Urgent Care Definition and the Times You Will Need It
Whenever someone experiences a life-threatening emergency like a head injury or a heart attack, the only rational thing to do is to go straight to the emergency room at the hospital. Since ERs are expected to prioritize on giving attention to those life-threatening cases, it makes a lot of sense to have a separate center or establishment that will act as an alternative place for catering injuries or medical emergencies that don’t count as life-threatening. This role is usually played by the urgent care center.
By definition, an urgent care is built to assist patients who are suffering from a type of illness or injury that doesn’t happen to be life-threatening. However, the same injury or illness is serious enough to warrant immediate attention, which means it no longer can wait for another day or two for the doctor to have a look at it.
In those moments when there is almost zero availability of primary care physicians, the value of urgent care centers is much appreciated. What’s even remarkable is that there now are mobile versions of these urgent care centers that go straight to you for that need of immediate medical assistance.
Urgent care centers primarily offer top quality health care. Since they exist as some kind of alternative to hospital care, it’s safe to say that they should adhere and commit to high standards of patient care and satisfaction. But the most important thing about these urgent care centers is that they must be always available to provide urgent medical care. This means they have to be open even on holidays and weekends.
But when you’re suffering from a particular medical problem that requires immediate care, you might have trouble determining if the same is in fact an emergency or an urgent medical issue. It therefore is important for you to learn what really is considered as an emergency.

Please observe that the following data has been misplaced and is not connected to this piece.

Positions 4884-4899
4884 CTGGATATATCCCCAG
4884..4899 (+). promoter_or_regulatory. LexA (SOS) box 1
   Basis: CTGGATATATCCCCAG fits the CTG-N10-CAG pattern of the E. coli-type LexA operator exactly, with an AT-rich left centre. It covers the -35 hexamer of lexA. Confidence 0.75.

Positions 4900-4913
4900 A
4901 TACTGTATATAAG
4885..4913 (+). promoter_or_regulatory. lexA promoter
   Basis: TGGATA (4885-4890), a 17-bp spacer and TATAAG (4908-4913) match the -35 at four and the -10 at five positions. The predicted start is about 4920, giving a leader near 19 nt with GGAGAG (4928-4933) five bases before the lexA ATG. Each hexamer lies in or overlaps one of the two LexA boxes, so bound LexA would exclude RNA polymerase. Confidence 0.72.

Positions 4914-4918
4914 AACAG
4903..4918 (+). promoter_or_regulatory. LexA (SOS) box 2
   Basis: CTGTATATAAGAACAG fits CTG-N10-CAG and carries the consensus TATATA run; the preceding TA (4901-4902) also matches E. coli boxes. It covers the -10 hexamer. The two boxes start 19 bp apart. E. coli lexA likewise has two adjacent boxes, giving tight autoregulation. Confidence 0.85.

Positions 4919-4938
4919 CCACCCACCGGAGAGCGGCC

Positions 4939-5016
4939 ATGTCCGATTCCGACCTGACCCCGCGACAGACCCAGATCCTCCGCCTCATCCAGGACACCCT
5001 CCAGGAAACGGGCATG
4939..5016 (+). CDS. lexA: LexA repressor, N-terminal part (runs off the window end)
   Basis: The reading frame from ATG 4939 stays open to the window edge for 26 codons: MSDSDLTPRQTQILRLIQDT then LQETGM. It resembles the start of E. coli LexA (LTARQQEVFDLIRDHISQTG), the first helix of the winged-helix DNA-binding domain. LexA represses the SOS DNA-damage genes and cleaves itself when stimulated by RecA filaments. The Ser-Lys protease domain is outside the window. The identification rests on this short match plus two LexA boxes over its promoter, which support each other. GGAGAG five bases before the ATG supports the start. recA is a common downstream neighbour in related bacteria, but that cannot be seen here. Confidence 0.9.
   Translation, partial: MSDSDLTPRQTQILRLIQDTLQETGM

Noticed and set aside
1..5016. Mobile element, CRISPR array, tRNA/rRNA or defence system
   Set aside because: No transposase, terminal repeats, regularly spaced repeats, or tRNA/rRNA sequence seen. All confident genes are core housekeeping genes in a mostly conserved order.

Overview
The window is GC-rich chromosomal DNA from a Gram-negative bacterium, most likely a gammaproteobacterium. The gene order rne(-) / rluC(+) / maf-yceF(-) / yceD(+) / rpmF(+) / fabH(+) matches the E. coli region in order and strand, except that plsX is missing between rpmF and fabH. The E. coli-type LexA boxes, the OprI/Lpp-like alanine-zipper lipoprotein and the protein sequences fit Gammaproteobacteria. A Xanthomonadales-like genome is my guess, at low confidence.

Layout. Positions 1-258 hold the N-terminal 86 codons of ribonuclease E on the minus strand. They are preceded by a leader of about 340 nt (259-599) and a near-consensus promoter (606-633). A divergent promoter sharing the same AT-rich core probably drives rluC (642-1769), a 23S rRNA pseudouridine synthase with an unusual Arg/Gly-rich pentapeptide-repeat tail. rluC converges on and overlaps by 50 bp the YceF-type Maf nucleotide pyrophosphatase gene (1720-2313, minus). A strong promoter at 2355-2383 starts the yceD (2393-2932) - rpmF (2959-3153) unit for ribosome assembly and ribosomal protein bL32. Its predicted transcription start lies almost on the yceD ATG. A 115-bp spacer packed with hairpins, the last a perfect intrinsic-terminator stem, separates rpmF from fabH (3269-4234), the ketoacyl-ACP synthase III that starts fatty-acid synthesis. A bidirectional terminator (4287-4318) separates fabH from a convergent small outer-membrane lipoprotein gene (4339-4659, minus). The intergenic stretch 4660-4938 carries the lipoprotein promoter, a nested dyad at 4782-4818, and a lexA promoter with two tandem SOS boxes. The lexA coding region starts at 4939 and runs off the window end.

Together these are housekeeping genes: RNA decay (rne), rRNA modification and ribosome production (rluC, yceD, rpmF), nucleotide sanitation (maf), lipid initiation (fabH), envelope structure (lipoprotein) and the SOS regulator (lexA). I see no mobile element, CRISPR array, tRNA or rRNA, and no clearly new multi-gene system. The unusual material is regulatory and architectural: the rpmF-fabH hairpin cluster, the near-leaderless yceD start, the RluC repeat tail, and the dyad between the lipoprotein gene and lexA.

Keep in mind that urgent care should never be looked upon as a substitute for emergency care. A condition that’s generally considered an emergency is something that can impair or put your life in danger. The most common examples of conditions requiring emergency medical care are gunshot and deep knife wounds, poisoning, convulsions, seizures, loss of consciousness, severe chest pains, fever in newborn, head, neck, and back injuries, signs of heart attack and stroke, and others.
Meanwhile, an urgent medical condition is not classified as something that requires emergency care, but it does need care within 24 hours. Some examples of conditions which aren’t emergencies but still need urgent medical care are minor fractures and broken bones, fever and flu, severe cough, accidents and falls, bleeding and cuts, breathing difficulties, eye irritation, moderate back problems, vomiting, dehydration, and diarrhea.
If you or any of your loved ones need urgent care, don’t forget to call one that already has a good reputation in your area.